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1 Timothy 3:6

Dec 10, 2017   //   by Charlie Garrett   //   1 Timothy, 1 Timothy (Written), Daily Writing, Epistles, Epistles (written), Writings  //  No Comments

Sunday, 10 December 2017

…not a novice, lest being puffed up with pride he fall into the same condemnation as the devil. 1 Timothy 3:6

Paul continues on with his requirements for an overseer. He says that such a person is not to be “a novice. The Greek word is neophutos. It is only used here in the New Testament, and it is where we get our modern word, neophyte, from. It is a compound word signifying “newly planted.” In other words, it is a recent convert to the faith. A young plant is unable to endure the full effects of the elements. Full sun, strong wind, fierce cold, etc., would easily destroy it. Until a plant has roots deep enough to reach down and hold it fast, it is always in danger of lacking water and withering up. A plant without enough leaves and branches is easily destroyed, it having nothing to spare when it is trampled upon.

Each of these is figurative of a new convert. They don’t have a grounding in the word, they are unable to withstand attacks which come at them, etc. But Paul focuses next on one particular aspect of being young in the faith as an excluding factor for being an overseer. He is not to hold such an office, “lest being puffed up with pride he fall into the same condemnation as the devil.” The Greek words translated as “puffed up” is one which properly means, “to blow smoke,” or “to cloud up the air.” It would then be one which has a cloudy mindset, “meaning a moral blindness resulting from poor judgment which brings further loss of spiritual perception” (HELPS Word Studies).

In the end, the word looks to the sin of pride. A new convert will easily become conceited or arrogant. Here is this little plant with no roots wielding spiritual authority over those which have deep roots and are set in proper doctrine. This can only lead to disaster. This disaster is to fall under “condemnation.” The word “same” is not in the Greek, but is supplied – not wisely – by the translators. The word translated as “condemnation” is not signifying a loss of salvation. Salvation is not the question here. What is being relayed is condemnation in the passive sense. It is, according to the scholar Bengel, “the internal condition of the soul: reproach is opposed to ‘a good report from those that are without,’ and the devil may bring a reproach upon men, he cannot bring them into condemnation; for he does not judge, but is judged.”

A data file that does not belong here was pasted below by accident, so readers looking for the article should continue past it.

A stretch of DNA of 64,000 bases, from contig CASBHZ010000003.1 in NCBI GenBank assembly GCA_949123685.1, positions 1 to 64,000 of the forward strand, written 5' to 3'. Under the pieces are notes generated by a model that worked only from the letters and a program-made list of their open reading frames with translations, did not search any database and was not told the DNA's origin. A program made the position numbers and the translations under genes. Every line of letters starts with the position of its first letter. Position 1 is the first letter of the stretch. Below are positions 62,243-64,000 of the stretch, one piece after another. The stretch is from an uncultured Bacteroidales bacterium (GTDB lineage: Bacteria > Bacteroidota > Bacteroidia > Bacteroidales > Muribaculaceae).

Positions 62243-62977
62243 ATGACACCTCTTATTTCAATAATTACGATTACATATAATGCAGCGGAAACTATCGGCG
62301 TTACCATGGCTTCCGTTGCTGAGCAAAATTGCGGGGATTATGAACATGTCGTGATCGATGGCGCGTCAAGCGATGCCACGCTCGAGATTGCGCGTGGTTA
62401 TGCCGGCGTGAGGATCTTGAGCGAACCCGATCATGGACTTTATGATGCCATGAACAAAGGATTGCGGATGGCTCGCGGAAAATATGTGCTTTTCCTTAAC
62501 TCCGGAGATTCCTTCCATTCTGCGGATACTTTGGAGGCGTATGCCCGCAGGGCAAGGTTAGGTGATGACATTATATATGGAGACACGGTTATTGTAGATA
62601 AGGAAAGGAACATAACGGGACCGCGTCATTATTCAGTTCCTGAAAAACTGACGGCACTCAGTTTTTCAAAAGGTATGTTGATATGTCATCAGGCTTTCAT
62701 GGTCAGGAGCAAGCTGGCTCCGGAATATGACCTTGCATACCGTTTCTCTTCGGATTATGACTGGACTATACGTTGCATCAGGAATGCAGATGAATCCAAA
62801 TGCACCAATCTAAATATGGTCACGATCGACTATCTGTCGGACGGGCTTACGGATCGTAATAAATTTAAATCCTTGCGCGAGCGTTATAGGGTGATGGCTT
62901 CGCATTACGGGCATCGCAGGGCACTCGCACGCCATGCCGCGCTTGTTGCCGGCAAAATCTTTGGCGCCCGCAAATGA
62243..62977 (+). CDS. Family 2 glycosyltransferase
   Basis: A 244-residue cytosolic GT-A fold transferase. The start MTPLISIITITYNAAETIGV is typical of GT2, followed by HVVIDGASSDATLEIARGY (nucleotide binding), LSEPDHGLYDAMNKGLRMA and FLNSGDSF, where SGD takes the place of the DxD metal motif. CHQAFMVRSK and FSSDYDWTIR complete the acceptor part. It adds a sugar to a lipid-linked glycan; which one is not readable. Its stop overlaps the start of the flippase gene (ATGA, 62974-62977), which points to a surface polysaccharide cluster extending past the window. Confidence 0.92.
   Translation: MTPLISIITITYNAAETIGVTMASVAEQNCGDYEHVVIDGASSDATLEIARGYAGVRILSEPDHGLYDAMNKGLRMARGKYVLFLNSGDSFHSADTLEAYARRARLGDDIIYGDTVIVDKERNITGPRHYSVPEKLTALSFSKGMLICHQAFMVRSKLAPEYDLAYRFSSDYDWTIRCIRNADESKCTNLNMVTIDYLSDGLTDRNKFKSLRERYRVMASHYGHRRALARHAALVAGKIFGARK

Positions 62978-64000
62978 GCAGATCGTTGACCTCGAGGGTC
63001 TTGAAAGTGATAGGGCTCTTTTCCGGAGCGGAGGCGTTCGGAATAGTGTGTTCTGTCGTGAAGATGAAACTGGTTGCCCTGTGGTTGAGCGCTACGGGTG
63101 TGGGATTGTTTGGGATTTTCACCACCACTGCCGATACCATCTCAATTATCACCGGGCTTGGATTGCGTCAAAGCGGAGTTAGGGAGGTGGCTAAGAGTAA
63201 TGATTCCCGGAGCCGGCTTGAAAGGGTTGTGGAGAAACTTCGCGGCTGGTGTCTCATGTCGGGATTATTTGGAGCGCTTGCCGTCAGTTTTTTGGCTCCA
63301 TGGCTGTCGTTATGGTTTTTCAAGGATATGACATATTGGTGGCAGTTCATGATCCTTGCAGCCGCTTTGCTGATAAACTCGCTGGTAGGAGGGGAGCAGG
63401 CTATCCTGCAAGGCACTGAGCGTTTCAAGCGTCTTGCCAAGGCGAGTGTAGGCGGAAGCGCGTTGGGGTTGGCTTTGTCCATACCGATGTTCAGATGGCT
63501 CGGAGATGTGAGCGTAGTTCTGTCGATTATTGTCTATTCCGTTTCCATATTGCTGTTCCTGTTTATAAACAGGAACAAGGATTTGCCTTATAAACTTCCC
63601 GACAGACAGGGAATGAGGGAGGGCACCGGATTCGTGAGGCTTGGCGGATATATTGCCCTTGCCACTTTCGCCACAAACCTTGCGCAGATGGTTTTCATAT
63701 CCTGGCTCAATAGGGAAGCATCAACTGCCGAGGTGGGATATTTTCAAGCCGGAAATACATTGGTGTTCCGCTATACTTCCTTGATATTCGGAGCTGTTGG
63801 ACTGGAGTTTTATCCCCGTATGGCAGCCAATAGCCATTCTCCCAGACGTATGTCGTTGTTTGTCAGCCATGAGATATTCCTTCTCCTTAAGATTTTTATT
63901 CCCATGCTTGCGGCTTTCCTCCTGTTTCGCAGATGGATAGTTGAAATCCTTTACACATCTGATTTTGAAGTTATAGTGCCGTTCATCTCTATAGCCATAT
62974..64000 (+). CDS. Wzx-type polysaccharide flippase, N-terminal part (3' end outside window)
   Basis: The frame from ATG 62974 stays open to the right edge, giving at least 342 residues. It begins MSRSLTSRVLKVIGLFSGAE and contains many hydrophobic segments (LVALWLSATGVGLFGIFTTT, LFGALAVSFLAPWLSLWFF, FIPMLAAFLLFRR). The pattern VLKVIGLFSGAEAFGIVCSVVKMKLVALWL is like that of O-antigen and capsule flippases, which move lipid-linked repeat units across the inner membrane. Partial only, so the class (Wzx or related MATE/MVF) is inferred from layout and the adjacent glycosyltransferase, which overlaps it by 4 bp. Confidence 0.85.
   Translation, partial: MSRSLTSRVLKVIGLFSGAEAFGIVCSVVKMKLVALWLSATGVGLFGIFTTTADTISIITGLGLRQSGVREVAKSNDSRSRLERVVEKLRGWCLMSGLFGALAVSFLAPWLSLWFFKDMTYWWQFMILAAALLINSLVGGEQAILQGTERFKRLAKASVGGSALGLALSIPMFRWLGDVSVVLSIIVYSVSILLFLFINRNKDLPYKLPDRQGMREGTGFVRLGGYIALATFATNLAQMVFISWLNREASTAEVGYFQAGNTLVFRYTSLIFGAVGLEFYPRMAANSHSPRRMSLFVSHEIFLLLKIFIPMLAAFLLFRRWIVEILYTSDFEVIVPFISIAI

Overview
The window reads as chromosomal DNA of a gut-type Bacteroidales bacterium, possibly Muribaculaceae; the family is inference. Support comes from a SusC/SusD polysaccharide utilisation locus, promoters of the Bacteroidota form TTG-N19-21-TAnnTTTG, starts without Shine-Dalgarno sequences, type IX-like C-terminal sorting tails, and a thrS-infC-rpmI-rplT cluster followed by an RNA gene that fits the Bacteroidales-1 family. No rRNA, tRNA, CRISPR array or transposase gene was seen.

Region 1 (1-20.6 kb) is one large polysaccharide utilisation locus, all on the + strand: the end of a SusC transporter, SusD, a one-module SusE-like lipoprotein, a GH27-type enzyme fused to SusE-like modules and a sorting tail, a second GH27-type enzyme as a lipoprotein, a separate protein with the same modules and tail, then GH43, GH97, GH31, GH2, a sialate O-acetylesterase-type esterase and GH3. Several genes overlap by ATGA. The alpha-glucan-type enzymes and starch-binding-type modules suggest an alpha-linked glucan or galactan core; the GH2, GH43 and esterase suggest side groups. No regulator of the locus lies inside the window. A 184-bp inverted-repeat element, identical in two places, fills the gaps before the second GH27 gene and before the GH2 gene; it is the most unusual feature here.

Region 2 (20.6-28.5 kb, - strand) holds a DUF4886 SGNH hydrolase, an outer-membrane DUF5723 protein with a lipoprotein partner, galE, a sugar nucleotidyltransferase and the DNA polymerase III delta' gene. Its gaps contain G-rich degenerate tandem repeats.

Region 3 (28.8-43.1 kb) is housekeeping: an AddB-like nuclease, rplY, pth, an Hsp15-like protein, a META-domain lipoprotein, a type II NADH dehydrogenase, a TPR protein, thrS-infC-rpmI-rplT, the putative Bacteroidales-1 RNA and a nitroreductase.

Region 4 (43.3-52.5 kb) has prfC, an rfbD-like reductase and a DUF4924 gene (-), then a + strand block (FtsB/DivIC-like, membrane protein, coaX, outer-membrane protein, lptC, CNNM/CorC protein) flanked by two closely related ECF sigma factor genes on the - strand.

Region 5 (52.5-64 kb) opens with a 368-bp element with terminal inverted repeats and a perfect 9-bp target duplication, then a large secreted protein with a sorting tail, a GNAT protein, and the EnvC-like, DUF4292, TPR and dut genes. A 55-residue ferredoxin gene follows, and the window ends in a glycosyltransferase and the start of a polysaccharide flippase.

In other words, it is the devil’s accusing judgment, and not the judgment which was rendered upon the devil. There is a world of difference between the two. The first is speaking of the devil standing and accusing the person, as he did towards Job. The second would be speaking of the end result of the devil, meaning being cast into the Lake of Fire. It is the former, not the latter, which is being brought to mind here. For the devil to bring accusation against such a person is to then bring disgrace upon the position. In this case, it then brings disgrace upon the Christian faith which stems from Christ. In order to not have this occur, new converts should never be ordained.

Life application: Let us ensure that those ordained within the church are well grounded in Scripture. A thorough examination of overseers must be made, and they must demonstrate that they not only know the principle tenets of the faith, but that they actually adhere to them. Head knowledge does not always signify life-application.

Lord God, help us not to look to those with great head knowledge of Your word, and yet who fail to apply that knowledge to their lives. Also, let us not look to leaders who live properly, but who are unfamiliar with the principle tenets of the Christian faith. To have one or the other, but not both, is a recipe for certain disaster. May we be extremely careful to ordain only men qualified in both ways so that our churches will be free from the many griefs which would otherwise come knocking at the door. Amen.

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